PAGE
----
Atmospheric turbidity is an important parameter for evaluating not only air pollution in an environment, but also the main parameter that determines the weakened solar radiation that reaches the solar panel. The Linke turbidity factor model common is used to evaluate atmosferic turbidity. It It is based on a one-year measurement of horizontal irradiation in a certain area. The obtained results are further compared with the recommended values for various types of calculations. The SPAC application uses turbidity calculation methods for the most realistic results. And formulas bellow are implemnts in application.
Understanding of the turbidity coefficient as an important factor
The weakening of the solar energy that reaches the solar panel therefore depends on: the state of the sky, the density and shape of the clouds and the composition of the gases in the atmosphere and the humidity of the air. Solar irradiation is also weakened by the influence of permanent atmospheric factors. This attenuation has nothing to do with local atmospheric conditions and includes: ozone and moisture concentration. But that’s not all. The attenuation of sunlight reaching the solar panel is affected by two other important factors: water vapor and aerosols, and these are known as atmospheric haze.
Should we aproximate turbidity coefficient ?
This further means that some solar panel installers consider standard testing conditions *STC* as a realistic situation.
In order to assess the atmospheric situation, annual data for the location are required:
Climate and climatic factors (severe winters with or without snow, length of spring and autumn with estimation of precipitation) Distribution and speed of winds during the year (wind is a good purifier of the atmosphere)
- Amount of precipitation from rain and snow, rate of evaporation, retention of snow cover.
- Mean monthly air temperature
- Atmosphere pressure
- Mean relative humidity
Hence, all these data are impractical to observe, so solar panel installers often avoid unnecessary complications.
Linke turbidity coefficient
There are several turbidity factors, but the most commonly used is Linke’s, which is marked with TL. Linke in 1922 defined this factor as the number of clean and dry atmospheres necessary to achieve the same effect on direct radiation as that produced by a clean atmosphere. It depends on the optical depth of the clean and dry atmosphere, which depends on the air mass, and the air mass depends on the altitude angle. This factor describes the optical depth of the atmosphere due to the scattering process of the sun’s rays. Ozone, water vapor, and carbon dioxide are supporting this scattering. Linke’s coefficient ranges from 1 to 10. For example, for a clean atmosphere, it is 1 for a clean, cold winter air, 2 for a clean, warm summer day, and 3. For humid, warm air, this coefficient is in the range of 4 to 6. In a polluted city atmosphere, it is 8.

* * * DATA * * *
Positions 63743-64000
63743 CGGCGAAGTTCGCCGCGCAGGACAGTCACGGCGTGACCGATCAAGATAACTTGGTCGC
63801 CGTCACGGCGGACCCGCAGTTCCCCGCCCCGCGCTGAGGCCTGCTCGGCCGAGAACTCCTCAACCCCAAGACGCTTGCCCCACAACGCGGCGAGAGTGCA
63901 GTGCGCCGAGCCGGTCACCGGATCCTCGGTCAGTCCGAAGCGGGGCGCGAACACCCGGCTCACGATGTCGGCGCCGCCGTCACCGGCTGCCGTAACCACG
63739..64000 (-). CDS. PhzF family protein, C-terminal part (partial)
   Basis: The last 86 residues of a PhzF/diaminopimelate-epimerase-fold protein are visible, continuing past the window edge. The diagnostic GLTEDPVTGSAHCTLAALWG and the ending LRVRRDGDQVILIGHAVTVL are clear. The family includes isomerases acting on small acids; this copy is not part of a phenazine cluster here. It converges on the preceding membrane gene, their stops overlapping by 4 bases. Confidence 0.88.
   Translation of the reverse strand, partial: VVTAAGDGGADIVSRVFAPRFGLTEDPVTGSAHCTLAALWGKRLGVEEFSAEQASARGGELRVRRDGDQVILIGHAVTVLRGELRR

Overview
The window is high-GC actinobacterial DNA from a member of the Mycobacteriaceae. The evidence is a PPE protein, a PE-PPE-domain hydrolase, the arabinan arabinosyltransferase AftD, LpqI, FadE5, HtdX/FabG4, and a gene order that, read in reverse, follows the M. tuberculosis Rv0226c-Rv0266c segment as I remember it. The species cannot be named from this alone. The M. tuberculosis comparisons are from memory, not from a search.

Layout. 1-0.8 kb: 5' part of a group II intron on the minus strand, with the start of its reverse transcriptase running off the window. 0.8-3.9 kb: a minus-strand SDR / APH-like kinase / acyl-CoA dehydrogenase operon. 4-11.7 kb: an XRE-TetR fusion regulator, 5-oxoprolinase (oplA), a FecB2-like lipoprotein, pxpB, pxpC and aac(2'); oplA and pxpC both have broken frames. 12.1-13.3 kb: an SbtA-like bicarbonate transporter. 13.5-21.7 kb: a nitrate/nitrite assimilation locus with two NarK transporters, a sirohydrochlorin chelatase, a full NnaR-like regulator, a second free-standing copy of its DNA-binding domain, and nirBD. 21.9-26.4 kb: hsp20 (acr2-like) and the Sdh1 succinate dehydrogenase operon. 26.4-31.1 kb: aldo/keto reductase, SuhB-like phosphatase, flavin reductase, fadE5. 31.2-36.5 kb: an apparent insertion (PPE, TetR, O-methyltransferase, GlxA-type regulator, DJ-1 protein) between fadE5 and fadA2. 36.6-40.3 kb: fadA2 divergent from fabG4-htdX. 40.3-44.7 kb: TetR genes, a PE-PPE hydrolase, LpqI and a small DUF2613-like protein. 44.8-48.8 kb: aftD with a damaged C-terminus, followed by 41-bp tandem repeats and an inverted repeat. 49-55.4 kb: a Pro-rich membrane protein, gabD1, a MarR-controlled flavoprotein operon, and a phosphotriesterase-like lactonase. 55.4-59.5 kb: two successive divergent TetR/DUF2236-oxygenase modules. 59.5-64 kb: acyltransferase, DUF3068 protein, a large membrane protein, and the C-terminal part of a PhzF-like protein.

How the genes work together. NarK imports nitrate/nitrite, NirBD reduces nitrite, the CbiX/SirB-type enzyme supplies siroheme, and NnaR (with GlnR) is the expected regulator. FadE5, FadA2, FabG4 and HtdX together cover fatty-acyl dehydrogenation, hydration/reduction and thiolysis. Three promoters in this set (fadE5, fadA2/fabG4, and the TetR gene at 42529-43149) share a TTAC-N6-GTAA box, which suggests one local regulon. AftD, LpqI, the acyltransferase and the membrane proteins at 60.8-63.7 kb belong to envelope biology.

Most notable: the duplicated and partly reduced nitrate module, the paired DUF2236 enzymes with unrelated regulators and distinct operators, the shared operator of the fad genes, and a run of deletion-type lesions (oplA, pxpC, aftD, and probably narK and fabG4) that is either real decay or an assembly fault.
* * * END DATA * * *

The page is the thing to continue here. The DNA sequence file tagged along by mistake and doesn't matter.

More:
The formula for calculating the Linke coefficient
TL = ln ( ( A*sin(beta) /IBH ) / ( sigma*m) ) and we have:
- A – flux of extraterrestrial radiation entering the atmosphere A = 1160 + 75 * sin ( 360/365 * (n – 275)) where n is the regular day of the year
- IBH – direct irradiation in a horizontal surface
- beta – altitude angle
- sigma – Integral Rayleigh optical thickness due to scattering in the atmosphere
- m – air mass coefficient : m = 1/sin(beta)
Deep dive into mathThe calculation of the direct component IBH requires knowledge of the direct component of horizontal radiation I. Liu Jordan’s formula for the decomposition of total horizontal radiation is used for this to the direct and diffuse component using the brightness index Kt. IDH:IH = 1.39 – 4.027 *Kt + 5.531 * Kt2 -3.108Kt3 IDH – diffuse component of horizontal irradiation ( IH>/sub> = IBH+IDH) The clearness index is defined as the mean ratio of horizontal insolation to mean horizontal extraterrestrial insolation on the earth’s surface. Kt = IH:Io
Mean horizontal extraterrestrial irradiation
Io = (24/pi)*SC*(1+0.034*cos(360*n/365)) * (cos L * cos(sigma) * sin(Hsr) + Hsr* sinL * sin (sigma))
and we have:
SC: Solar Constant = 1377 W/m2
Hsr: hour angle Hsr = arccos(-tan(L) * tan(sigma))
and in this formula we have :
sigma: solar declination = 23.45 * sin(360/365 * (n-81))
All these formulas are applied in the SPAC application algorithm, so it was important to mention them.
If the Linke coefficient is low, it means the sky is clear and the air is clean. When looking at the Linke turbidity coefficient for a place with a moderately continental climate,
numbers between 1.8 and 4.5 will be found. Small amounts of straight horizontal irradiation that show up during the day are high-value effects.
Summer precipitation can cause humidity and increase the coefficient. Precipitation (snow and rain) as well as wind are good air purifiers. On the other hand, evaporation after rain can cause humidity, which is not favorable.